morning-after pill

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morning-after pill (plural morning-after pills)

  1. A contraceptive in the form of a pill taken shortly after sexual intercourse.
    • 1967 October 7, “Estrogens' Double Life”, in Science News, volume 92, number 15, JSTOR 3952059, page 343:
      Dr. Morris and his colleagues have reported on one experimental compound designed specifically to be a morning-after pill.
    • 2010 October 12, Faith Agostinone-Wilson, Marxism and Education Beyond Identity: Sexuality and Schooling, Palgrave Macmillan, page 172:
      These policy efforts confuse the public into thinking that the morning-after pill, which is simply a super-dose of the regular pill, is the same as mifepristone, the abortion pill.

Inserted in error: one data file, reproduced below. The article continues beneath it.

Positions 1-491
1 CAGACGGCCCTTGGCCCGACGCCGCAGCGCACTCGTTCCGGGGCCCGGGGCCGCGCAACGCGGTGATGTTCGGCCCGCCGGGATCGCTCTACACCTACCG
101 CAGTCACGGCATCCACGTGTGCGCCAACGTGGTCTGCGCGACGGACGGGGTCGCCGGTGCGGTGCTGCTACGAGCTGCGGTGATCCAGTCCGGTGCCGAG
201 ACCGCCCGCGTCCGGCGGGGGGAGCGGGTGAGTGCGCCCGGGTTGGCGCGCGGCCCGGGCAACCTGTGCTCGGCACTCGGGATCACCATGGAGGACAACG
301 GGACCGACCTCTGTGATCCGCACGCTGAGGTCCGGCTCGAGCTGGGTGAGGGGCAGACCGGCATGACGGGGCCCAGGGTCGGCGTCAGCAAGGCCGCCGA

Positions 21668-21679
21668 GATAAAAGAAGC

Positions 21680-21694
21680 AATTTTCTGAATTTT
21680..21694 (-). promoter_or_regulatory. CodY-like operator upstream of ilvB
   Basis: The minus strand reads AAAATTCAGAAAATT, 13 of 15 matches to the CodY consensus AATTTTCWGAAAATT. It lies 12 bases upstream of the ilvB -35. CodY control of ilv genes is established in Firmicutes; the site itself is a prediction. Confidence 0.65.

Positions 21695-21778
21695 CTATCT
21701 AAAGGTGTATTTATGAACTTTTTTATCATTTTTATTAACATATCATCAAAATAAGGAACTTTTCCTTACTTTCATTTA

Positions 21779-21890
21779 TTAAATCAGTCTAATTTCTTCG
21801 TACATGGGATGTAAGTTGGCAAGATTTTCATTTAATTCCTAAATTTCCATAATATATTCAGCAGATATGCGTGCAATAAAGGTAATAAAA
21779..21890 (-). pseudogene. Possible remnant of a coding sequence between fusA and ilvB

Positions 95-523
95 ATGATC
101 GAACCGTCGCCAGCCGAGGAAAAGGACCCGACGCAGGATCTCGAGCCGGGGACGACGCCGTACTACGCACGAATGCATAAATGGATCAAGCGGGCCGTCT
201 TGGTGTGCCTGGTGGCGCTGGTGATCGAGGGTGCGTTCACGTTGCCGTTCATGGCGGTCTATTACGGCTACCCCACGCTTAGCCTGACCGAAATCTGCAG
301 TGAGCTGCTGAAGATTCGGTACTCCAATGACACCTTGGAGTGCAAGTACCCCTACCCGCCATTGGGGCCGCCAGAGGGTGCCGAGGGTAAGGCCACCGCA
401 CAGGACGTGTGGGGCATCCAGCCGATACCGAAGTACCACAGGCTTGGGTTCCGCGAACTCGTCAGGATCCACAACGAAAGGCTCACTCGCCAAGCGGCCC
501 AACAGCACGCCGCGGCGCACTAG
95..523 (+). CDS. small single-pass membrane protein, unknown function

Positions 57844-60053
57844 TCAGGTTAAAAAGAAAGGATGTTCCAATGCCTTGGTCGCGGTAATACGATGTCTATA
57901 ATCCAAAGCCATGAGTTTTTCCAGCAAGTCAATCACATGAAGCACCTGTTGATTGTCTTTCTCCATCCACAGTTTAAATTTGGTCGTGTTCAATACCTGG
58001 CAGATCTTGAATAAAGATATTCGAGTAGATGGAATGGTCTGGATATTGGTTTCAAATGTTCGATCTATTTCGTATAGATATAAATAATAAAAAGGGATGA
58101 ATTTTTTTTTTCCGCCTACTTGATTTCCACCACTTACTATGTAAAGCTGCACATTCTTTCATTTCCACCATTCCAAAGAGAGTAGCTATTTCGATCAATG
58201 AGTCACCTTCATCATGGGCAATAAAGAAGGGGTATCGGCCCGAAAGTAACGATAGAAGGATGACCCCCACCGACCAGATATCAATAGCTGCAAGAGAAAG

• 2013 March 5, Bronwen Pardes, Doing It Right: Making Smart, Safe, and Satisfying Choices About Sex[1], →ISBN:
      Even after a girl has sex, it's not too late to prevent her from dropping an egg. That's what the morning-after pill does.
    • 2013 April 15, Pam Belluck, “Judge Strikes Down Age Limits on Morning-After Pill”, in The New York Times[2]:
      A federal judge on Friday ordered that the most common morning-after pill be made available over the counter for all ages, instead of requiring a prescription for girls 16 and younger.